Explanation of installation options?

Hi, all.

I’ve tried reading the installation docs, but I’m finding myself not understanding them properly. I -thought- I was creating installation media when I wrote the “install” file to a USB drive, but I was apparently writing a fully installed system that I was then supposed to run my system from. I re-did the process, this time writing directly to an SSD drive and then installing that into my NUC, but I have now discovered that I am running a Docker container version of HAOS on top of a Linux system that I seemingly can’t get to the console of.

Is Docker the only option for HAOS, or is there some sort of packaged software that I can install on top of a Linux host directly? How do I access the linux host of the system I described above? What do the “ha core” and similar commands for CLI actually do (they are mentioned in the docs, but I can’t find any detailed description of their use)?

How do I shut the entirety of the device down? How do I do a full restart of the device (not just the HAOS pieces inside the container)? I’ve owned multiple Vera hubs and used them with countless ZWave devices with a lot of automation (including having written a fair amount of LUA/LUUP to manage it). Is there a detailed guide somewhere for people like me that need a lot of basic info of how the HAOS “device” works but don’t need it written in non-technical terms?

HAOS is an linux operating system, so your statement is confusing. You’re not running a docker container version of HAOS on top of Linux, you’re running HAOS as the operating system on your machine. HA core is then running in a docker container on top of that OS. See the repo I linked for HAOS for more info, the Documentation folder in particular is helpful.

As for the console, you can get there if you connect a monitor and keyboard if you want. But tbh there isn’t much you can do there. HAOS is an appliance install. The expectation is that the user then manages the system entirely through HA, either via the GUI or the CLI. If you get to the host shell you’ll discover its extremely barebones. Most of the filesystem is read-only, there is a bare minimum amount of things installed and there is no package manager available for installing more things.

This is by design since it is an appliance install. Most people using HAOS install that want to use the CLI install one of the two SSH addons instead of using the host shell. Those addons actually run in docker containers but they have full access to the HA CLI. And you can also install any other alpine packages you wish.

There’s only one non-docker option, a core installation. This is just running homeassistant in a venv.

The entire CLI matches up basically 1-1 with supervisor’s REST API since that’s what all the commands do - call supervisor’s REST API. There’s no direct doc for the CLI besides the doc for the REST API but when using it you can add -h to the end to see all the options for any subcommand (so ha core -h shows all the things you can do with core).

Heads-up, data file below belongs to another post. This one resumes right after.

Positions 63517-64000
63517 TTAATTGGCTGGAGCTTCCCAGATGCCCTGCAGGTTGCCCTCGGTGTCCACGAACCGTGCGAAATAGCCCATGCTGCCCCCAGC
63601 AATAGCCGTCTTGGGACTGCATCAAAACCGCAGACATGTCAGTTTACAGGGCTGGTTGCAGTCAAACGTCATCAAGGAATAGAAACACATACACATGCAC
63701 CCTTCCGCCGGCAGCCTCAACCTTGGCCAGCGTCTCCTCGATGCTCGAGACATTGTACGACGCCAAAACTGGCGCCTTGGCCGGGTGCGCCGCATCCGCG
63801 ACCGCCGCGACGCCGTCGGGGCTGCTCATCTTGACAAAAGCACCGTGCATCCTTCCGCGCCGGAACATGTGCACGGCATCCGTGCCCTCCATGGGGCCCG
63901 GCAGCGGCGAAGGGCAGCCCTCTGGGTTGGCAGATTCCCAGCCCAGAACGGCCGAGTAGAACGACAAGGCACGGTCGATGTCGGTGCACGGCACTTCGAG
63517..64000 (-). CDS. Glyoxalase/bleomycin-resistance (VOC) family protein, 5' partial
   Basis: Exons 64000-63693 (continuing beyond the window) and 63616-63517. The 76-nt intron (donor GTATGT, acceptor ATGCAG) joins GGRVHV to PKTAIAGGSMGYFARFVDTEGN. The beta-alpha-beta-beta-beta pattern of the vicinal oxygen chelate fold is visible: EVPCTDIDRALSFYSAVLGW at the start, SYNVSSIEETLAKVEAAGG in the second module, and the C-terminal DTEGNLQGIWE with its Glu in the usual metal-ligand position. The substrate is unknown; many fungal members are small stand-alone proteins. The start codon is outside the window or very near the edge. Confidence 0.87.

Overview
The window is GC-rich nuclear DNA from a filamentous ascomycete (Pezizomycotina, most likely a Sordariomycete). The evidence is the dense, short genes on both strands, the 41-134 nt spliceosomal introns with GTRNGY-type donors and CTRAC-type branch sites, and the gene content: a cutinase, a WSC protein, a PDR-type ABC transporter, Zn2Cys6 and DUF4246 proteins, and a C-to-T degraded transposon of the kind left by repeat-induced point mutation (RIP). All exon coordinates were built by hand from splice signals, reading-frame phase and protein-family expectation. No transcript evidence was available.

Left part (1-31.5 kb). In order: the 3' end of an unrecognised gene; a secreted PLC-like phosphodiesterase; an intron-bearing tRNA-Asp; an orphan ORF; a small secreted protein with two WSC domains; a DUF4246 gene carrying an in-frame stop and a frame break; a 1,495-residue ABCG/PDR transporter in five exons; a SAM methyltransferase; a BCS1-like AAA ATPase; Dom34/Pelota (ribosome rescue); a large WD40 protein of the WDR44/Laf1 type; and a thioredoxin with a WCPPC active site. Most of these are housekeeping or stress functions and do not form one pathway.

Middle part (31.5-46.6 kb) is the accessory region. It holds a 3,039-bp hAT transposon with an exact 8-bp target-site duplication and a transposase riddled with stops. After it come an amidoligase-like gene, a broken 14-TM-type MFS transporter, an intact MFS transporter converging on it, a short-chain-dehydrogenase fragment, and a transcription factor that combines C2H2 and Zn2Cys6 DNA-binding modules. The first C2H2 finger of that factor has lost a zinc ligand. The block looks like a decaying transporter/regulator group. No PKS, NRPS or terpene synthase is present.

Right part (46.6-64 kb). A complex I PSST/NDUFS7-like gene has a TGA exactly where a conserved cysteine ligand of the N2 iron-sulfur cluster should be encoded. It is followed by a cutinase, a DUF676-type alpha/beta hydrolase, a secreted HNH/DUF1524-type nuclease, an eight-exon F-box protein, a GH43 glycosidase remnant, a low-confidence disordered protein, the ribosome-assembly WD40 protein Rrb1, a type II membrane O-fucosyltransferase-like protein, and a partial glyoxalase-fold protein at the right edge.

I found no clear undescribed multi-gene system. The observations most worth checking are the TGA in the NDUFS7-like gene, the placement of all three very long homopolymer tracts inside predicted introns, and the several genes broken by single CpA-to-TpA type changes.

Use the HA GUI. Go to Settings → System → Hardware, click the 3 dots in the top right and select “shutdown” or “reboot” from the menu. Or alternatively you can do it from the CLI with ha host reboot or ha host shutdown.


There’s a table summarising it, but basically:

  • Home Assistant OS is an “appliance like” experience. It uses Docker. You leave the host alone, any software is installed as an add-on. You can shut it down and reboot it from the UI (hit c to search for things), or the command line.

  • Home Assistant Container is for when you want to run HA on Linux without dedicating the whole computer to it.

  • Home Assistant Core is for when you want to run HA on Linux but have some strange aversion to containers. Few people should ever use this.

  • Home Assistant Supervised is for when you want everything that Home Assistant OS brings, but really want to manage the OS yourself, and enjoy fixing things that break. Nobody should really use this, but people seem to enjoy suffering.

Thanks for the responses - this is helpful.

Generally, I prefer built systems (OS plus software) over “appliances” because that’s how I’ve built, managed, and maintained my home environment for the better part of 30 years. I’m comfortable in that space, so it doesn’t scare me off and it allows me to build machines out that are multi-purpose when possible.

There will be a fairly steep learning curve for me with HA to determine if it’s a viable replacement for my Vera devices. Right now, I’m struggling with trying to figure out the absolute basics like powering the device off and rebooting (thank you for the pointers) and even creating a dashboard that is intuitive simply to be able to click to activate devices (right now, there’s way more on the dashboard than what I want, and every device has far too much detail showing - all I want is a power toggle). Scenes and automations will be next on my list if I can figure out the way to set up a very simple dashboard for power control of my devices.

Based on what you’ve said above I HIGHLY recommend you using a HA Container installation type.

It gives you everything you need to run HA along with full access to the host OS.

It also makes maintaining HA way easier than dealing with Python Virtual Environments and the requirements to maintain the correct versions of Linux packages to support HA.

Docker is fairly straight forward once you get a few basic principles down.

And even tho HA OS and HA Supervised also use Docker underneath HA Container is very different since you are completely in charge of the host OS.

The frontend docs are what you want. Things like the tile card allow you to trivially toggle an entity, though for most cards you can define a tap-action to do whatever you want.

I’d also create a new dashboard for experimenting in, the possibilities are endless.